River restoration work to impact hike/bike trail

River restoration work to impact hike/bike trail

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Phase II of the Okanagan River Restoration Initiative will result in some impact to the hike and bike trail. At left are native singers celebrating the completion of Phase I in 2009. Photos contributed
Phase II of the Okanagan River Restoration Initiative will result in some impact to the hike and bike trail. At left are native singers celebrating the completion of Phase I in 2009. Photos contributed
Phase II of the Okanagan River Restoration Initiative will result in some impact to the hike and bike trail. At left are native singers celebrating the completion of Phase I in 2009.
Photos contributed

Phase II of the Okanagan River Restoration Initiative (ORRI) has the Town of Oliver looking at the potential impact it could have on the eastside hike and bike paving project.

At a recent council meeting, Director of Operations Shawn Goodsell raised a concern about potential damage to the planned paving due to heavy truck traffic from the ORRI.

The pathway from the Fairview Road bridge to vertical drop structure 13 is scheduled to be paved this month.

Phase II work on the river will involve trucks accessing the dike from Buchanan Road and exiting on McKinney Road, Goodsell said. This would mean “they would beat the hell out of the trail pavement with the extraordinary amount of equipment and heavy loads going through there.”

The Town was informed there will be flatbed trucks bringing in a pre-cast culvert weighing approximately 60 tons. Part of the restoration work involves drop structure 13 (cutting concrete out for better fish passage).

Goodsell initially said it may be in the Town’s best interest to delay the paving to prevent potential damage. However, he later told the Chronicle the river project shouldn’t have much impact on the trail.

“After consulting with our engineering consultant and the paving company, the river work should have minimal impact.”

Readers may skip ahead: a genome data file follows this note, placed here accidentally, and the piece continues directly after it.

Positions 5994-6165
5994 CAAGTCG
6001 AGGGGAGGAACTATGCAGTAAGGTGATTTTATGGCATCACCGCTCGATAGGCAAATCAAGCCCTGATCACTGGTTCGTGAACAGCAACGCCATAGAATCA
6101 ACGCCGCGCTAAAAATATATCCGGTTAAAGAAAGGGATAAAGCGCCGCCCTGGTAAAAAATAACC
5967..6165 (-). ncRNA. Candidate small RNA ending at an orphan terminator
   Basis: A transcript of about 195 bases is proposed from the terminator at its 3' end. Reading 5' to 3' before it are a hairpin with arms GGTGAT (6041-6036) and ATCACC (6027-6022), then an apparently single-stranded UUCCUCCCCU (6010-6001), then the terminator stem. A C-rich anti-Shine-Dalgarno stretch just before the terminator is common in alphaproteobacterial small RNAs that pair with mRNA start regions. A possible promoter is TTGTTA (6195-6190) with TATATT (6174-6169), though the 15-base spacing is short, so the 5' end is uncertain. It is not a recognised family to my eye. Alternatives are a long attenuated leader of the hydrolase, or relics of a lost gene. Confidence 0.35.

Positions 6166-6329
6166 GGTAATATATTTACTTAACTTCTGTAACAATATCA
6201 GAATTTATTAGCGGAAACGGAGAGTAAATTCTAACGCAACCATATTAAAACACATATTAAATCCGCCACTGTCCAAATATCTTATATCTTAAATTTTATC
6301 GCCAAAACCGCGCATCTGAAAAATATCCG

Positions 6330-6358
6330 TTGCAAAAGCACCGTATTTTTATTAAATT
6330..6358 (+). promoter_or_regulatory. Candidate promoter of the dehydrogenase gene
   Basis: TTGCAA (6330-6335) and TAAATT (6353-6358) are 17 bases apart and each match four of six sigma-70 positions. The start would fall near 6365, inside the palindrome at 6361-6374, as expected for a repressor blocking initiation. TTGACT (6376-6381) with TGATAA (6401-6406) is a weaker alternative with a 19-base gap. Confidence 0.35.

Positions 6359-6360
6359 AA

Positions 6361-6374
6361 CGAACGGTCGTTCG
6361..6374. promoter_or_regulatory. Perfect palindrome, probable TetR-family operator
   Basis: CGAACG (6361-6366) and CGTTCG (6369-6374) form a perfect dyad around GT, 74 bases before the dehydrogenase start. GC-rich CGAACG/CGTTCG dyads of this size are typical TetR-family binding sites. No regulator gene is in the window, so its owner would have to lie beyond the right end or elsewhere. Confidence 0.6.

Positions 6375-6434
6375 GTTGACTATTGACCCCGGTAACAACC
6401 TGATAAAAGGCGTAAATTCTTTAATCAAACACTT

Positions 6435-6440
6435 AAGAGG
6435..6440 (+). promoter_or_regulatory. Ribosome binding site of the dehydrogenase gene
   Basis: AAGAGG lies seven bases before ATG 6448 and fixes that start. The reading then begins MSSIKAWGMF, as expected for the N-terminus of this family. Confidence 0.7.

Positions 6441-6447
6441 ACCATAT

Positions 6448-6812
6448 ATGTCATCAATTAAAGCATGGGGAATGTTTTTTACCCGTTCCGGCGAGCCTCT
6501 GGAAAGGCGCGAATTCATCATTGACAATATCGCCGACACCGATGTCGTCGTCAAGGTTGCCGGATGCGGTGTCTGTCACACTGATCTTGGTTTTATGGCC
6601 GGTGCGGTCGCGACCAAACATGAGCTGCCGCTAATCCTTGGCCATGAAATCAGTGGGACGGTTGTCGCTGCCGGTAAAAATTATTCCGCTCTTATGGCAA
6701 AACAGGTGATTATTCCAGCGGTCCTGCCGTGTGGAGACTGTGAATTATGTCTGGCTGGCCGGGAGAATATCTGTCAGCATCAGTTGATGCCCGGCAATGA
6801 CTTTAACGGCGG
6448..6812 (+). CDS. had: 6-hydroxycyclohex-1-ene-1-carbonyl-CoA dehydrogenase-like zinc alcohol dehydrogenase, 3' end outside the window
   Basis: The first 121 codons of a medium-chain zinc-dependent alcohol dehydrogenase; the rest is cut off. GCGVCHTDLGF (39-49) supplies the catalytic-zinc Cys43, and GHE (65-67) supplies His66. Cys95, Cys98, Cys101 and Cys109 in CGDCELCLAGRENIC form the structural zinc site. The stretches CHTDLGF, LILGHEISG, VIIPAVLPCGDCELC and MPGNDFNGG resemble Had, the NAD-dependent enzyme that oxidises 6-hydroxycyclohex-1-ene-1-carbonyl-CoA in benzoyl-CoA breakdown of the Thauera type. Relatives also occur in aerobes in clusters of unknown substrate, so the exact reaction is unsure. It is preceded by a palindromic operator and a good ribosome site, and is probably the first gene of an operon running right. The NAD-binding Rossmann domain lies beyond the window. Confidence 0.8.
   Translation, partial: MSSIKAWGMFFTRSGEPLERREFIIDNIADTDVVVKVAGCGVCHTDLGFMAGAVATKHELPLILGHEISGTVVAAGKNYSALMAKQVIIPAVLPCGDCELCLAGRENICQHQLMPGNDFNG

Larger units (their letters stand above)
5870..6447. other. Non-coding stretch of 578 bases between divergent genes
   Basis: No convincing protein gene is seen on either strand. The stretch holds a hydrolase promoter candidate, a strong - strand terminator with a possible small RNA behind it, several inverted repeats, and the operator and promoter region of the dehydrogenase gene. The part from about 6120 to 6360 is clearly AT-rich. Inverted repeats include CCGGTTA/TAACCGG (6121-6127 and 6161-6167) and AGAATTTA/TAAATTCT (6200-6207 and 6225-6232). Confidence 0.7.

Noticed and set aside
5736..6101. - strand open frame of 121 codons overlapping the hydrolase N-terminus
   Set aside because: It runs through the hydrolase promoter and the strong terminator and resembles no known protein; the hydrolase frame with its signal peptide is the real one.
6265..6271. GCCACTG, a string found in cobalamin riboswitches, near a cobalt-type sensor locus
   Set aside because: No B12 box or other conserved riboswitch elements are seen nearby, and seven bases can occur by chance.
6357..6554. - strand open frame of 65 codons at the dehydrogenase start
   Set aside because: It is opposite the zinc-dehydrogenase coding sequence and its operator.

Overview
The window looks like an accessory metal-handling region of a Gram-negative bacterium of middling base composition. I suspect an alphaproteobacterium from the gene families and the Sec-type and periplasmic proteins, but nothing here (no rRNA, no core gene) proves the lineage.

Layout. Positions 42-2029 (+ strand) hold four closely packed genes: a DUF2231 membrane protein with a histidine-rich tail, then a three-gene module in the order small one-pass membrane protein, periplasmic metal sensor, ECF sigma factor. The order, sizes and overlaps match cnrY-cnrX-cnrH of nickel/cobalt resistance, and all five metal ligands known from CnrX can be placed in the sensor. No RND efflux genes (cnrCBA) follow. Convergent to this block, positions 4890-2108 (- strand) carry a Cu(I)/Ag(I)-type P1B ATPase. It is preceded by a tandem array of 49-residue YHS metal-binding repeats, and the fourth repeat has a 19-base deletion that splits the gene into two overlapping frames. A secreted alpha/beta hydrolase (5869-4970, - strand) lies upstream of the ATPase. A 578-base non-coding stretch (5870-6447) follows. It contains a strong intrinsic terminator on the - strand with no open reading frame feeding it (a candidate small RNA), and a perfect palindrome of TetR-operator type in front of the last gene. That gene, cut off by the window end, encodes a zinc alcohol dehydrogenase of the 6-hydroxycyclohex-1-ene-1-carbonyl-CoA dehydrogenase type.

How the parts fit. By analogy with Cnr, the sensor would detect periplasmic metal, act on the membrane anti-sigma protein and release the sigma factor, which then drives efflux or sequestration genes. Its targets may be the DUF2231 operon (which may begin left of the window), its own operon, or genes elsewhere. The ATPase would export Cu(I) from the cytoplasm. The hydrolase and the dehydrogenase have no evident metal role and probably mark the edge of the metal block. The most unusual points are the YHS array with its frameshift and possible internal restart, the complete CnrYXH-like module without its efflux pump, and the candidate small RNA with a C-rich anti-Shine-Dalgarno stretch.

Goodsell said the river project will be commencing August to mid-September, so there will be vehicle traffic on the dike that people need to be aware of.

“We are avoiding any impacts by making sure that loaded trucks and semi-trucks come onto the dike at Buchanan Road and leave, going south on the dike, exiting at McKinney Road. This way the weights won’t abuse the pavement as much.”

Members of council agreed that any damage should be repaired by the ORRI.

Councillor Jack Bennest expressed a concern about heavy traffic damaging the edge of the paved trail.

But Goodsell said there will be gravel shouldering to help protect the pavement edges.

As for the restoration project itself, the health of the Okanagan River has been severely impacted by channeling work that occurred in the 1950s. In an effort to regain the habitat features that were lost, the ORRI (spearheaded by the Okanagan Nation Alliance) reconnects the river to its historic floodplain, creates side channels, constructs gravel bars, and creates pools to enhance fish spawning and rearing habitats.

The ORRI plans to modify drop structure 13 by removing four concrete pier wedges of two middle bays. This will enhance 0.4 kilometres of upstream salmon spawning habitat and improve fish passage through the structure.

For safety reasons, the walking bridge over the drop structure is slated to close to the public from September 4-21. People are asked to use the downstream walking bridge to cross the river (a 1.3 km detour).

Phase II involves the creation of a side channel on the east side of the river (upstream of Phase I completed in 2009) to provide rearing habitat for rainbow trout/steelhead.

Other works include bank stabilization; a culvert crossing the dike, and a five-metre wide natural meandering east side channel.

Besides enhancing fish habitat, the initiative will help in the recovery of endangered or threatened species, such as the yellow-breasted chat. It will also remove and store greenhouse gases from the atmosphere.

Lyonel Doherty

Oliver Chronicle

 

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